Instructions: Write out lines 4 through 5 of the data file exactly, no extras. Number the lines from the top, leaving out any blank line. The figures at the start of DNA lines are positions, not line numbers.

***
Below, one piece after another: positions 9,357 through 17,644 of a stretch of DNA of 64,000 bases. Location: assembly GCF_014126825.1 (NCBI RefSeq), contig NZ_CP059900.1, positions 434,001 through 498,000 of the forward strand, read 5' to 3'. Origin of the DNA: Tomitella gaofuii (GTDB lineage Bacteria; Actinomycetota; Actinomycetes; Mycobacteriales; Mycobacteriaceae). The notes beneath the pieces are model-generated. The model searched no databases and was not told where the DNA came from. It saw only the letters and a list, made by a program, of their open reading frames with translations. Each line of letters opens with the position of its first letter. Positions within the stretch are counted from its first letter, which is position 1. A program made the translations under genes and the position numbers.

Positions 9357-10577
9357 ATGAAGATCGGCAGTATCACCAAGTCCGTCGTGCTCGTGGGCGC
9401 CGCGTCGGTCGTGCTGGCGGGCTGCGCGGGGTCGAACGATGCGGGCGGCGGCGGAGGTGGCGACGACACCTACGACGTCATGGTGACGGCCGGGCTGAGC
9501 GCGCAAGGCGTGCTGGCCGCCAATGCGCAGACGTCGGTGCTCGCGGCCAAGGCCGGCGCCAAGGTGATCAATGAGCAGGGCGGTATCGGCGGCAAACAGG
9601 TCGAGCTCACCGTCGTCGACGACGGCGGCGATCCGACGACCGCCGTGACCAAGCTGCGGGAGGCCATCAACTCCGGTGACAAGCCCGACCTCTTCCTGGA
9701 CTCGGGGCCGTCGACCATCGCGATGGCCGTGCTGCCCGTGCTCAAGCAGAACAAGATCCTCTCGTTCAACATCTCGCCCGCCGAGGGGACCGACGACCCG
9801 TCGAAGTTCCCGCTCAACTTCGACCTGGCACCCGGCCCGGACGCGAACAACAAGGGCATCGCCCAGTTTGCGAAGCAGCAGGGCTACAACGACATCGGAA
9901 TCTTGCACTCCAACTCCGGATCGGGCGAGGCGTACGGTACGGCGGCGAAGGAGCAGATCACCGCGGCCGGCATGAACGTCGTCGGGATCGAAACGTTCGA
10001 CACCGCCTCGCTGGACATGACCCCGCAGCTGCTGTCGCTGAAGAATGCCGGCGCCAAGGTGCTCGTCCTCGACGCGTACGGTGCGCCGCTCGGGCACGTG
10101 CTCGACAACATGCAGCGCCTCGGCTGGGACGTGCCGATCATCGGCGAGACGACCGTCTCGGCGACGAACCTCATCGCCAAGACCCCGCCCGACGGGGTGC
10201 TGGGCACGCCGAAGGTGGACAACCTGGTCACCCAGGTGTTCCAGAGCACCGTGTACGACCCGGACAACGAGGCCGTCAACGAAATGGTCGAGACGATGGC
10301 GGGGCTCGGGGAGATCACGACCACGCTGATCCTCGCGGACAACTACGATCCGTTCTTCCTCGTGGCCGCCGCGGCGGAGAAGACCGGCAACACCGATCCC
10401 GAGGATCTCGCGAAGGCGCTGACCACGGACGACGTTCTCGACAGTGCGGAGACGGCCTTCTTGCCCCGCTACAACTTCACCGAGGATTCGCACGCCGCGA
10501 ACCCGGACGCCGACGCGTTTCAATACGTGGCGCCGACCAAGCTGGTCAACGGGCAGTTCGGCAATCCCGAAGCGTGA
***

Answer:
9401 CGCGTCGGTCGTGCTGGCGGGCTGCGCGGGGTCGAACGATGCGGGCGGCGGCGGAGGTGGCGACGACACCTACGACGTCATGGTGACGGCCGGGCTGAGC
9501 GCGCAAGGCGTGCTGGCCGCCAATGCGCAGACGTCGGTGCTCGCGGCCAAGGCCGGCGCCAAGGTGATCAATGAGCAGGGCGGTATCGGCGGCAAACAGG